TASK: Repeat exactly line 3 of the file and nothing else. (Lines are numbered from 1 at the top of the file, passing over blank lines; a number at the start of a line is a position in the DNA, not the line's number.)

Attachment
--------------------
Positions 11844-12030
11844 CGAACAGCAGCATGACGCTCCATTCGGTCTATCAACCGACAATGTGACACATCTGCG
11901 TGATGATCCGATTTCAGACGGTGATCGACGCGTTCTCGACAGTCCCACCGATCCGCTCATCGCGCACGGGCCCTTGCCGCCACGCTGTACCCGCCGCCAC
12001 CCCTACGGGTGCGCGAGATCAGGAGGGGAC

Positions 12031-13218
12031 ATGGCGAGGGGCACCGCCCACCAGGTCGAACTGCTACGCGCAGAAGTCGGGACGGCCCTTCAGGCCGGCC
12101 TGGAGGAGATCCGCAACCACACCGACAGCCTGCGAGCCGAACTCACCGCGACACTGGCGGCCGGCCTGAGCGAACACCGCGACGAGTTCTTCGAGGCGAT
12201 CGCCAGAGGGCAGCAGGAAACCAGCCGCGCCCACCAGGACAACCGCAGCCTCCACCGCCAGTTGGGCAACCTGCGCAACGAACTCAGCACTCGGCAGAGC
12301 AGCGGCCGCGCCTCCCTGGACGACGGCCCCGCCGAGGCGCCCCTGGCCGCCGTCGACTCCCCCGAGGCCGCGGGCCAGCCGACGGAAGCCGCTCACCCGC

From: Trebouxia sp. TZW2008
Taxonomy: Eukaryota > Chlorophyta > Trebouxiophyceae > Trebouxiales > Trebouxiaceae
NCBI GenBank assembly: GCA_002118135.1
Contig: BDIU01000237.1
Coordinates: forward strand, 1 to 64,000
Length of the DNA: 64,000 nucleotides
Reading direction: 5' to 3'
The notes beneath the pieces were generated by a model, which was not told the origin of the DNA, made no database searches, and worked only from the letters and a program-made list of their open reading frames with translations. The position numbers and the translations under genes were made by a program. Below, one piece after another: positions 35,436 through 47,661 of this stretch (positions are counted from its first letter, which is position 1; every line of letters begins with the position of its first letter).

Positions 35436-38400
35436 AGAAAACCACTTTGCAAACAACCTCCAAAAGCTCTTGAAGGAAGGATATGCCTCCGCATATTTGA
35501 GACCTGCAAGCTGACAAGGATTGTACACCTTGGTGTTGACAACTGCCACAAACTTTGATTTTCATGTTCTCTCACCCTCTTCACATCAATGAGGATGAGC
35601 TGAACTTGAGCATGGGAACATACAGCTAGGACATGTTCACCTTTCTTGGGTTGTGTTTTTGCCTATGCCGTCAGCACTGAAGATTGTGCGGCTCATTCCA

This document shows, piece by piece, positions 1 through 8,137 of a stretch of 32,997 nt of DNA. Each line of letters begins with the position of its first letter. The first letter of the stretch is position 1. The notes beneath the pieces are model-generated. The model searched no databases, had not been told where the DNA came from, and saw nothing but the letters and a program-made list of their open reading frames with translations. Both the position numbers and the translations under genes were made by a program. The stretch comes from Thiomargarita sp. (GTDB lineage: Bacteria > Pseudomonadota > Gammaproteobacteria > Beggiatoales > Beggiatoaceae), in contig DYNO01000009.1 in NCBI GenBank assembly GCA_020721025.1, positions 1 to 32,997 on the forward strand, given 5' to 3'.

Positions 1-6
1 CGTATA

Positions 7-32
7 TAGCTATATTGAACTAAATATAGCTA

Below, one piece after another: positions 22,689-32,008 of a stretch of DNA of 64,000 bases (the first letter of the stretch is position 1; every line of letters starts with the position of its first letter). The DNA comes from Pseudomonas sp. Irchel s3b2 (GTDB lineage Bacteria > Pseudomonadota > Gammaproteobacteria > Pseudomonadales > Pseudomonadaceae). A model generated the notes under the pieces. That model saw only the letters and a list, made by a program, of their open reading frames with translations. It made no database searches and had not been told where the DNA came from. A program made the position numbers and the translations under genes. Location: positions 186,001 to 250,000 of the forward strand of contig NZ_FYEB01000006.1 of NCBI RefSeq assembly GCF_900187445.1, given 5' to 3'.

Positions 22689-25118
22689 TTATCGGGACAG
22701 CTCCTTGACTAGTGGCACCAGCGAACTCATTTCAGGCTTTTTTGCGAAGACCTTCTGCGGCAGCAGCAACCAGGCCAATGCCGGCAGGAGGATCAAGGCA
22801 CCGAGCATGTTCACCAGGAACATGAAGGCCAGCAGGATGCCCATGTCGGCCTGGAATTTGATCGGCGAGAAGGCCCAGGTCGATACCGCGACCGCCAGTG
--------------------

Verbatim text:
11901 TGATGATCCGATTTCAGACGGTGATCGACGCGTTCTCGACAGTCCCACCGATCCGCTCATCGCGCACGGGCCCTTGCCGCCACGCTGTACCCGCCGCCAC